6 Responses to “how do you tell the age of stone carvings or arrowheads?”

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  1. Weatherman says:

    Arrow/Axe heads are normally aged by looking at the way they have been “napped”.

    Different ways of “napping” were used at different times in history.

    Different cultural groups also had different manufacturing methods so not only can the age be deduced from the way the tool is made but who made it can also be deduced.

    This is how they traced the makers of the “Clovis” type arrow/axe heads across to europe.

  2. kelly l says:

    You can’t, not like you can organic materials and do a radio carbon dating (if the ax was still attached to a handle), The only way is to have anthropological information for the place and items you found.

  3. john c says:

    They cant be any older than me….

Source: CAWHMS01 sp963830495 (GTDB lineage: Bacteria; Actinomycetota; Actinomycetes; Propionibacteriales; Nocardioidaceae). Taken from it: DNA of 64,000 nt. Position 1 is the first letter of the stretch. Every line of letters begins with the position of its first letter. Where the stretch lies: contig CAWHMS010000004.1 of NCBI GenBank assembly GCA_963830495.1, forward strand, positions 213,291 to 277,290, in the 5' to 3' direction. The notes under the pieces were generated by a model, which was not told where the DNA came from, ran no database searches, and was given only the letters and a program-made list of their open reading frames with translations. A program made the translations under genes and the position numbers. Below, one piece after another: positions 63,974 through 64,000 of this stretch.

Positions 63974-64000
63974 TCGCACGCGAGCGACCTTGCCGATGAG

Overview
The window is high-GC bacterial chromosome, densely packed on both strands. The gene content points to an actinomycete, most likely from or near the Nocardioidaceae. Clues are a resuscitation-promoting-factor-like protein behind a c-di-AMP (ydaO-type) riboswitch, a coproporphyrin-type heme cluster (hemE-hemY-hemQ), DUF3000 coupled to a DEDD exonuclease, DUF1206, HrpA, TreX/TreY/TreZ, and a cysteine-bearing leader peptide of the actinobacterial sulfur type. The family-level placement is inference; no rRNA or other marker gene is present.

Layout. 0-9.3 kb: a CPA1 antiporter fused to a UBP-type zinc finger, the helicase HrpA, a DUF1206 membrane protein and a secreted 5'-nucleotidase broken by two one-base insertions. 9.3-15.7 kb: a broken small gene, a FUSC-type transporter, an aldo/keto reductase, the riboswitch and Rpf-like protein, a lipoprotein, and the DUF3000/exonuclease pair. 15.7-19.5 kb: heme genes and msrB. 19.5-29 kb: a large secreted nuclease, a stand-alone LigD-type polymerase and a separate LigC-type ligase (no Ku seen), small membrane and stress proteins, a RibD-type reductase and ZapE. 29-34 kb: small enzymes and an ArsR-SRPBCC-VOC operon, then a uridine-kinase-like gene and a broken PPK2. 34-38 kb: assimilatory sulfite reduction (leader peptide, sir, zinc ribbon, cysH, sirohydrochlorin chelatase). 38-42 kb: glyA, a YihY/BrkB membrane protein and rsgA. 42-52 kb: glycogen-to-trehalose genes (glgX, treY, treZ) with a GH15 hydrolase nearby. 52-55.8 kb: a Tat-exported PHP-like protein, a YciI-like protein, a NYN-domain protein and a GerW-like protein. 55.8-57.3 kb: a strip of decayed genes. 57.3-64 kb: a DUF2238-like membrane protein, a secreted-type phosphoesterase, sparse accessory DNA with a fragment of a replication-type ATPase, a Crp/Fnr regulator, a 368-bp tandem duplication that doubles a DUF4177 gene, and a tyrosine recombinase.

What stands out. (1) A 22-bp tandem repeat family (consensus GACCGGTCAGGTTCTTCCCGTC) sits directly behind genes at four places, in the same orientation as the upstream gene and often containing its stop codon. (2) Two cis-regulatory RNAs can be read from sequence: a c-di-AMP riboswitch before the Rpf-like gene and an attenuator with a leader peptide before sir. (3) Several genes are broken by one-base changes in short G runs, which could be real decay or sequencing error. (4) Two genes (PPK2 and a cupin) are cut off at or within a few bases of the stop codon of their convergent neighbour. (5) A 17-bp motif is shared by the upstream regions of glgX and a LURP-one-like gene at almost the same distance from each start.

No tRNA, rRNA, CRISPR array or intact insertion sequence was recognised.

4. dirtypipe says:

    there are several good books on the subject check your local library a historical musem is also a good place to check

  5. cristanine says:

    The coalition of Indian culture joined in Georgia where many tribes in the Union were separated by traits and cultural ways. Each such as Cherokee and Seminole had their own mark and so did the Creek Nation.
    Many Clovis points I found on the Chattahoochee banks in Georgia clearly are in remarkable mint condition to be centuries old. The wooden arrow I found made by the Creek Indian and established by an archaeologist from Atlanta is one of my most interesting finds at a level of 4 ft in thick Grey mud when the river was lowered so that homeowners could repair their docks.
    I have the only one of tis kind and it is priceless. I also found a stone with a Indian Creek Chief carved on it and here again only one of its kind.
    I am Seminole Indian and I keep everything that is part of my ancestory and would not sale it for nothing in the world.

  6. tommie g says:

    carbon dating measureing the amount of carbon 14 in it

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